For example a solar panel that had a manufacturer provided STC (Standard Test Condition) or labeled rating of 100 Watts would have their panel tested by PVUSA and might be given a PTC rating or PVUSA rating of 89.4 Watts. It wasn't that the manufacturers were being dishonest it's just that PVUSA uses different parameters that they feel represent more real world conditions.
So the higher the PTC rating, the more power you'll get from a solar panel.
|Manufacturer Name||Module Model Number||Description||CEC PTC** Rating||Notes|
|*Mitsubishi Electric Corporationâ||PV-MF165EB3||165W Poly crystalline lead-free solder module with MC connector||146.9||NA|
|*Sharp Corporationâ||NE-Q5E2U||165W Multisilicon Module||145.2||NA|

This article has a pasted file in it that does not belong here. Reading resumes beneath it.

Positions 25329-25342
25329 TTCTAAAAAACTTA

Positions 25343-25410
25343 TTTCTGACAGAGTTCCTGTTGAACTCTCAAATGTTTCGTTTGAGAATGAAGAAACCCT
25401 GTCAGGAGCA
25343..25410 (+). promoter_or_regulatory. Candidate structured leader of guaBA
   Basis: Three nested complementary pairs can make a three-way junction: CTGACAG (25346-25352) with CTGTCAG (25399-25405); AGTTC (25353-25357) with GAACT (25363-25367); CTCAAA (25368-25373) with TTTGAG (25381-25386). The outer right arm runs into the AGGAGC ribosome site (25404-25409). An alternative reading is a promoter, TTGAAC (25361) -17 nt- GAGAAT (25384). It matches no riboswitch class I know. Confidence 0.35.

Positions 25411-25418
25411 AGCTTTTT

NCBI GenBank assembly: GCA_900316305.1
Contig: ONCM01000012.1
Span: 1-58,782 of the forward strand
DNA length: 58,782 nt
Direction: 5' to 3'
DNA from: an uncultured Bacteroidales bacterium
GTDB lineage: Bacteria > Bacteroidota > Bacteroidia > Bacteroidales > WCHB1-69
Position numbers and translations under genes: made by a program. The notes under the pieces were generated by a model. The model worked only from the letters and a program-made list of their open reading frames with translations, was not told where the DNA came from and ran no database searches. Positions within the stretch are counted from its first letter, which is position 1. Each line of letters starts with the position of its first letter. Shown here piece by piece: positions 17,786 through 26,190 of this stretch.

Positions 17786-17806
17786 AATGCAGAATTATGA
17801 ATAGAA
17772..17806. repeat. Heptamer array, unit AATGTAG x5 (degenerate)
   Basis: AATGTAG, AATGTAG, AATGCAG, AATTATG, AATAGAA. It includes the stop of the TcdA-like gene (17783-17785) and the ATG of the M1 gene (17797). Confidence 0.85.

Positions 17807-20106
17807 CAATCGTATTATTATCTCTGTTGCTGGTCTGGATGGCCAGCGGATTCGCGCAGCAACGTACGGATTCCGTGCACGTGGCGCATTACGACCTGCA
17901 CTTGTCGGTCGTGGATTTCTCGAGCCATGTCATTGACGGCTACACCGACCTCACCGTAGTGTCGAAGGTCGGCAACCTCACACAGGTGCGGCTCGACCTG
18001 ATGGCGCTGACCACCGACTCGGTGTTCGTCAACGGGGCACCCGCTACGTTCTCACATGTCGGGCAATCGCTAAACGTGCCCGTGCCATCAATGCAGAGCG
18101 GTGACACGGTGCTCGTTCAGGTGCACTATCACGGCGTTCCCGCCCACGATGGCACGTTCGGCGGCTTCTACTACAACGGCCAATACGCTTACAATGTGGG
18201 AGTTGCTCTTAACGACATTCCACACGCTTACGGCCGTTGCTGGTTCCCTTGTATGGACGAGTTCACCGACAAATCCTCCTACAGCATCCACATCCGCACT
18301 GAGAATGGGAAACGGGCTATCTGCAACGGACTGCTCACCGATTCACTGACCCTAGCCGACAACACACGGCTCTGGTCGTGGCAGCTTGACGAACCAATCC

|*BP Solarâ||BP4165S||165W 24V Mono
crystalline Module w/ Multicontact Conn.
|*GE Energyâ||GEPV-165-MCA||165W Single Crystal
Module w/MC connectors
|*Schott Solar, Inc.â||SAPC-165||165W Multisilicon Module||145.4||NA|
*The above mentioned company names are the property of and/or the registered trademarks of their respective owners. With exception to Mitsubishi Electric, Solatron Technologies, Inc. does not have any affiliation with any of these companies.
** PTC stands for "PVUSA Test Conditions." PTC watt rating is based on 1000 Watt/m2 solar irrandiance, 20 degree Celsius ambient temperature, and 1 meter/second wind speed. The PTC watt rating is lower than the "Standard Test Conditions" (STC), a watt-rating used by manufacturers.
Visit the State's website and compare Mitsubishi's performance for yourself !
The difference in PTC rated wattage may not seem like much, but add up the difference over 365 days per year for the next 25 years and the difference is obvious !